Upgrading from MTB wondering what type of road bike to get.

Trojan Hussar
Trojan Hussar Posts: 9
edited April 2014 in Road buying advice
I returned to cycling big time about 18 months ago and have been nursing a bargain basement Halfords Trax TR1 around the lanes of Worcestershire/Gloucestershire/Warwickshire for the past 2,000 miles. I've changed over to Schwalbe City Jet semi-slicks to get a bit more efficiency on the road and now I'm looking to get a better bike.

I had originally considered getting a road bike, but the road surfaces in some of the areas I cycle in are borderline unpaved and I suspect I may end up doing either myself or the bike (or both) some damage. I'm looking to increase my speed/range as on the current bike it's just too slow to warrant going further afield. I have a 25 mile regular route which takes me up onto the Cotswolds and back down and if I push it, I get an average speed of 16.6mph at a leisurely pace this drops to 12mph. I'd love to be going further afield and increasing my range but I think I've reached my limit on the current bike.

I'm keeping the Trax as a workhorse as it has the brackets for the kids seat, trail-gator and I was considering putting a small trailer on it too. The new bike is purely for me to spend my evenings in the rural lanes at my leisure. I'd also like the opportunity to do some longer excursions, Oxford is only 45 miles from where I live and I'd love to cycle there and back for a day trip.

Am I looking for a sturdy road bike, a hybrid or tourer? Anyone care to point out the relative merits of each?

Many Thanks,


  • g00se
    g00se Posts: 2,221
    Cyclocross sounds ideal for this.
  • ElliottDavo
    ElliottDavo Posts: 151
    City style Cyclocross to narrow it down. What budget you working with?
  • Having just typed 'Cyclocross' into Google it appears I'm going the 2nd hand route! I'm looking at the very serious budget end of the market, around £300 otherwise my wife will kill me. I'm 177cm and prefer a larger frame so 54/56cm would be ideal.

    I've just been browsing the site for a local bike store and they have pairs of wheels that cost more than my car.

    I just need something sturdy and dependable,

  • hypster
    hypster Posts: 1,229
    I think you might be pushed to get one of the recent crop of cyclocross-type bikes for that sort of money even second-hand. I had a friend that I got in to cycling and he bought one of these and rode it for two years quite happily.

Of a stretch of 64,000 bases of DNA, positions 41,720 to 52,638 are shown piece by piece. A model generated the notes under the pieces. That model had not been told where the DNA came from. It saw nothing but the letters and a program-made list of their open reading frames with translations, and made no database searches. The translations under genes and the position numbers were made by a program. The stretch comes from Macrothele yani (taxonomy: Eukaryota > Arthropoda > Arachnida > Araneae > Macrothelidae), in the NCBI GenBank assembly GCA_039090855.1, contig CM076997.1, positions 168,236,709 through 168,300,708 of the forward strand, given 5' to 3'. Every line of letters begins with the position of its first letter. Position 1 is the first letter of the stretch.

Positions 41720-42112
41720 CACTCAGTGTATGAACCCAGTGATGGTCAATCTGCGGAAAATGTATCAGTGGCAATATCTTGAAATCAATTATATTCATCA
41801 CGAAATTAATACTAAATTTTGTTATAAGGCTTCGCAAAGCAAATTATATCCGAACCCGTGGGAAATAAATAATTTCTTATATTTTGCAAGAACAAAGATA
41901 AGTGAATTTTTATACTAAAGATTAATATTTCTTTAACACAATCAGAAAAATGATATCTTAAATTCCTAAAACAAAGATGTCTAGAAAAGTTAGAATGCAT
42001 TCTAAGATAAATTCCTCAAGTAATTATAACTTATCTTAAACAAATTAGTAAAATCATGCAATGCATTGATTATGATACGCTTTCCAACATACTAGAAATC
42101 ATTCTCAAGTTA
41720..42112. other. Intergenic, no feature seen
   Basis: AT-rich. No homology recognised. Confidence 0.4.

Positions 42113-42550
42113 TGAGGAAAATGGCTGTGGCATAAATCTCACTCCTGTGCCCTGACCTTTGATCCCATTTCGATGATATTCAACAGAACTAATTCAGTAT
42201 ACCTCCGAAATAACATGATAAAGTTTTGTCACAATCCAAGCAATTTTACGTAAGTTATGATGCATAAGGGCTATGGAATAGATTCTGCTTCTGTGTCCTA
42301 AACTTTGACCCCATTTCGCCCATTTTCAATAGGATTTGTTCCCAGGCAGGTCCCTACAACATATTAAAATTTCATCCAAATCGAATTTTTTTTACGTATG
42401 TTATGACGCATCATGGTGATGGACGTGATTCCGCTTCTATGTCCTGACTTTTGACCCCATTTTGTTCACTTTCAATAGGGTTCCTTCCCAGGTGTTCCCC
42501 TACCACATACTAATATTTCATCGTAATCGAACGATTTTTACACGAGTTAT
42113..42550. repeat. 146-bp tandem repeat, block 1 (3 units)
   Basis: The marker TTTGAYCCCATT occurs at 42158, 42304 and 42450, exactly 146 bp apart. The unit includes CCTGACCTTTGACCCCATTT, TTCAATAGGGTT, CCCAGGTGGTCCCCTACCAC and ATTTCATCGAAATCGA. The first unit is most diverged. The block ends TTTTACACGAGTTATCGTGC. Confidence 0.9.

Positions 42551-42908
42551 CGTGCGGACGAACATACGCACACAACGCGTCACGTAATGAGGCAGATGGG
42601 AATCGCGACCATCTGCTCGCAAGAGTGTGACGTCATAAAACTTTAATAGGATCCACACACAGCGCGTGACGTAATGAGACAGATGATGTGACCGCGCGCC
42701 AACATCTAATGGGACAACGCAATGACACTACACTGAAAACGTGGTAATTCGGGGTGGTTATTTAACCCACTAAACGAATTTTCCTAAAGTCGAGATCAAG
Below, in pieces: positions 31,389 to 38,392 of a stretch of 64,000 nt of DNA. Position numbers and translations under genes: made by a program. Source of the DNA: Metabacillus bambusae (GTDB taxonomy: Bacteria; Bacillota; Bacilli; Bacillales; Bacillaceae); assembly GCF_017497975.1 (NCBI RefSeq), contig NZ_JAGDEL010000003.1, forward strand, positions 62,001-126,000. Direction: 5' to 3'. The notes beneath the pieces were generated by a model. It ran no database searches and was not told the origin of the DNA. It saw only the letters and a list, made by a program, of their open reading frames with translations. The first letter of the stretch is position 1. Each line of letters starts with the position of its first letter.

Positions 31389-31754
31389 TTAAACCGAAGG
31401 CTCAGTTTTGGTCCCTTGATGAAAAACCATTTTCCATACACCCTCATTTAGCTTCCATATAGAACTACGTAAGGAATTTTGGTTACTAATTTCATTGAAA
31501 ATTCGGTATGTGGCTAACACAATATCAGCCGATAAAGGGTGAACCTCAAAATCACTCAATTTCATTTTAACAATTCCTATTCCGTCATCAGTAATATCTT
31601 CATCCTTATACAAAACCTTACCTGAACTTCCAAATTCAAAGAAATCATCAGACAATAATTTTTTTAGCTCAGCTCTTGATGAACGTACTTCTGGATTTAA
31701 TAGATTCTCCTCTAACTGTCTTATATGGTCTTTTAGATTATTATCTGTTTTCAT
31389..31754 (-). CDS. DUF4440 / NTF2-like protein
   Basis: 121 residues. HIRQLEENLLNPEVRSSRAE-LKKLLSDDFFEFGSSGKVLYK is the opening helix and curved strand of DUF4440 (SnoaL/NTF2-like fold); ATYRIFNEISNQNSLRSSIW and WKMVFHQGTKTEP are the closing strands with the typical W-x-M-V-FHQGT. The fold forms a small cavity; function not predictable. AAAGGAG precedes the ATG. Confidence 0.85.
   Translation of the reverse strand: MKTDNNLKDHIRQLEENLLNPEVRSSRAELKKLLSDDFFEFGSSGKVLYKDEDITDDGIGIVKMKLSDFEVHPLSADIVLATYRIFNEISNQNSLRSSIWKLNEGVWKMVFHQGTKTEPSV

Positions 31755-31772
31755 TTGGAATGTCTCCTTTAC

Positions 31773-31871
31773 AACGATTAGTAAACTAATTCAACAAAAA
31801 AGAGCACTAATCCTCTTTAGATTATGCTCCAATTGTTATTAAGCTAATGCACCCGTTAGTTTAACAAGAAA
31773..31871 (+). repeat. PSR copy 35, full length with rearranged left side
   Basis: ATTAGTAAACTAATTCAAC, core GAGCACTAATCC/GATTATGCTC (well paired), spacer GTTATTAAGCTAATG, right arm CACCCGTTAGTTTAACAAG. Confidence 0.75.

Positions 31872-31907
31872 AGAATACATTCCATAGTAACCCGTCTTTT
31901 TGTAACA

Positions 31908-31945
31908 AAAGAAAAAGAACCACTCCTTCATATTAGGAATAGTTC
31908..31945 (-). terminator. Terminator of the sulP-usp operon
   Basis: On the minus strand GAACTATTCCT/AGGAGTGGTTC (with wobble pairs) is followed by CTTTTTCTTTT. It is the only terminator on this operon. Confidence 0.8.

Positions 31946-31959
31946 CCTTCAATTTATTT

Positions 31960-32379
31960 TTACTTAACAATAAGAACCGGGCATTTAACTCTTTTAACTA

http://www.halfords.com/webapp/wcs/stor ... yId_165710

    He's now got two Trek Madones, an aluminium Winter trainer, two mountain bikes and a single speeder!

    You could always put sturdier tyres on the above bike like Schwalbe Marathon Plus which can take quite a bit of punishment as well.
  • Moonbiker
    Moonbiker Posts: 1,706
    I really like my old classic touring bike on rough roads its got 1-1/4" tyres so floats over rough road surfaces & I can cycle on gravel fire tracks etc no problem.

    Its abit like havinga very old skool cx bike that weights 16kg.

    Not to keen on any of the the modern touring bikes but I do like the look of cx bikes. Theres a massive thread in the commuter chat section of the forum about the Boardman cx bikes.

    The Planet X cx bike seems good value, Rose and Canyon do nice cx bikes also.
  • Even on 26" x 1.95" fat tyres some of the roads around here are enough to loosen your fillings. Having seen how insubstantial some road bike tyres are these days I wondered if they'd stand up to the punishment of a descent of the Cotswold escarpment down Buckle Street. I suspect someone would come a cropper!

  • hypster
    hypster Posts: 1,229
    Is that Buckle Street at Honeybourne? If so I just looked at it on Google streetview and it looks a piece of wee wee. :mrgreen:
  • hypster wrote:
    Is that Buckle Street at Honeybourne? If so I just looked at it on Google streetview and it looks a piece of wee wee. :mrgreen:

    Buckle Street when it gets to Honeybourne is spinning territory the only hill is where the road goes over the railway bridge. It drops 620ft in 1.6 miles into Saintbury village coming off of the Cotswold edge, not super steep (19% average incline) but the road surface is atrocious in places.

  • Could you stretch the budget to £425?

    http://www.edinburghbicycle.com/product ... ross-bikes
  • markhewitt1978
    markhewitt1978 Posts: 7,614
    I would say that for £300 you're better off getting a hybrid than a cyclocross bike, as at that price point they will be more robust.
  • My key bugbear with my existing bike is speed (or lack thereof), how do the cranksets and gear ratios compare between Road bikes and Hybrids? I have an 18 speed MTB and only generally drop below the top six gears for steep ascents, so I'd rather have fewer more useful gears. Hybrids have always struck me as MTB-lite bikes, I guess in a similar way that XC are rugged versions of road bikes.

    I think bearing in mind my limited budget I may be looking at a sturdy road bike fitted with tyres suitable for the less than forgiving roads around here.

  • markhewitt1978
    markhewitt1978 Posts: 7,614
    You'd be about right there. Hybrids are roadified versions of mountain bikes. Whereas CX bikes are rugged versions of road bikes. The components generally bear that out, MTB groupsets on hybrids and road on CX. (As with everything there are exceptions).

    Road bikes will tend to have higher gearing than mountain bikes, not surprising as travelling along a road at 30mph is common on a road bike, unusual on a MTB.